Observers take note of logistical challenges in DRC elections

Friday December 22 2023

Leaders of the Carter Center’s Election Observation team address the press in Kinshasa, DRC following the country’s presidential and general elections on December 22, 2023. PHOTO | AFP


Electoral observers in the ongoing Democratic Republic of Congo (DRC) elections say the polls, though peaceful, have been faced with a myriad of logistical challenges that may have affected convenience for voters.

As the Independent National Electoral Commission (Ceni) prepares to publish preliminary results of the General Election here, the African Union observer mission “congratulates Congolese citizens for their commitment and determination to express their civic duty.” 

But the team said that while voting was relatively calm, logistical challenges were reported across the country.

The Ceni encountered major difficulties in deploying electoral material to all 75,000 polling stations on time and this delay severely disrupted the conduct of the Elections, the AU Observer team led by former Madagascar president Hery Rajaonarimampianina told a news conference in Kinshasa.

Read: DR Congo polls open amid conflict in east, delays

The elections, which were scheduled for Wednesday December 20, were extended to December 21 to allow polling stations that did not open on the first day to open on Thursday.


Several other observation missions said similar things in their preliminary reports.

The Synergie des missions d'observation citoyenne des élections (Symocel), for example, estimates that more than half the polling stations opened late (between 1 and 11 hours after the scheduled time for opening) on Wednesday. Symocel also asserts that, according to its estimates, 57 percent of polling stations complied with voting procedures. Finally, Symocel claims that its "observers were attacked, denied access and excluded from counting operations at polling stations”.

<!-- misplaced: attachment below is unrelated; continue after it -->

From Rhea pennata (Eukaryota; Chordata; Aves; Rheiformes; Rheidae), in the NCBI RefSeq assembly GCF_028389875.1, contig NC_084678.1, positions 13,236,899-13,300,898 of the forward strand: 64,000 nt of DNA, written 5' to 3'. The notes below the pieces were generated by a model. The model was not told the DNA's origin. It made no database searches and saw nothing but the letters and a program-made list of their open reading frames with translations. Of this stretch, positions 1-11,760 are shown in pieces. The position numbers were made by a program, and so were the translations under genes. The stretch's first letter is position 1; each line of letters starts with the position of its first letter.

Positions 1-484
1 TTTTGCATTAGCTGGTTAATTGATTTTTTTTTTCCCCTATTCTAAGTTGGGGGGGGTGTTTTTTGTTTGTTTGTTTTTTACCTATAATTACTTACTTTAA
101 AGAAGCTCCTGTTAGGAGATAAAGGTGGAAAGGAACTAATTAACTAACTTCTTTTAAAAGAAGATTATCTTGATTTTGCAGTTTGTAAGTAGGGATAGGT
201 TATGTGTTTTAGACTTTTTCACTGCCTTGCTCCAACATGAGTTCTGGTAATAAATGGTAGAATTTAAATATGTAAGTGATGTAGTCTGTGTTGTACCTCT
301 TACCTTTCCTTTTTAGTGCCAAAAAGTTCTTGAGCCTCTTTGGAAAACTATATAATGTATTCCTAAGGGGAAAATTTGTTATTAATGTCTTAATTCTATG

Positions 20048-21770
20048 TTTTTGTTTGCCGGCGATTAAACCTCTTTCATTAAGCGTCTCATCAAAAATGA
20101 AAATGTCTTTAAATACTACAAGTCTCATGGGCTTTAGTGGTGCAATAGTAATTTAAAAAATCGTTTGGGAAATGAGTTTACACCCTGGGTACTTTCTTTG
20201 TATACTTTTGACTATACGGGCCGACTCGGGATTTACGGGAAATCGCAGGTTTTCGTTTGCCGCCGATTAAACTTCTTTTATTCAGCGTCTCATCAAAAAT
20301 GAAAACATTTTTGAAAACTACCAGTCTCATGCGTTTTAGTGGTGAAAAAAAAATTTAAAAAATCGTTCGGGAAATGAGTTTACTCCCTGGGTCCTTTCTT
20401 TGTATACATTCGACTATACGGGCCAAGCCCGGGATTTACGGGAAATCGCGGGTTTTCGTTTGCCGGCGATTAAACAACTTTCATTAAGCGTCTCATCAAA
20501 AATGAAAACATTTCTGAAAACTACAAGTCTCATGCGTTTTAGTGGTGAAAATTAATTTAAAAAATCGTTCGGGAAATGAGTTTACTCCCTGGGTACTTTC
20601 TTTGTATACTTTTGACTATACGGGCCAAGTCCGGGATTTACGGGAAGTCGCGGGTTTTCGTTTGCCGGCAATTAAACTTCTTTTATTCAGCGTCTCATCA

According to the 2nd Deputy Chairperson of Ceni Didi Manara, more than 97 percent of polling stations were open and received voters during the two days of voting.

“It's a success story for a country on the continent that is the DRC,” Didi Manara enthused at a briefing in Kinshasa on Friday.

As the ballot count progressed, tension mounted among the parties involved in the election. Former president Joseph Kabila’s Front Commun pour le Congo (Common front for Congo) (FCC) denounced the “chaotic conduct of the elections”.

Read: Kabila family legacy looms large over DRC polls

In a press release, the FCC says it "condemns the Machiavellian stubbornness of the current government, which is leading the country into chaos, paving the way for a crisis with incalculable consequences and tending to wipe out the progress made since 2001”.

The former president's coalition also said it "holds the President [Félix Tshisekedi] solely responsible for this electoral chaos, which he and his associates on the electoral commission wanted and organised”.

Moïse Katumbi's camp is already calling for 'vigilance' adding that citizens must be ready throughout the country "to ensure the defence of the freedom to vote expressed on December 20, 2023”.

In view of the rising tension, the African Union Mission “urges the authorities, political players and all stakeholders to show restraint and create a framework for open and inclusive political dialogue in order to preserve national cohesion and political stability, which are necessary to strengthen peace and development in the Democratic Republic of Congo,” said the AU Observer Mission team.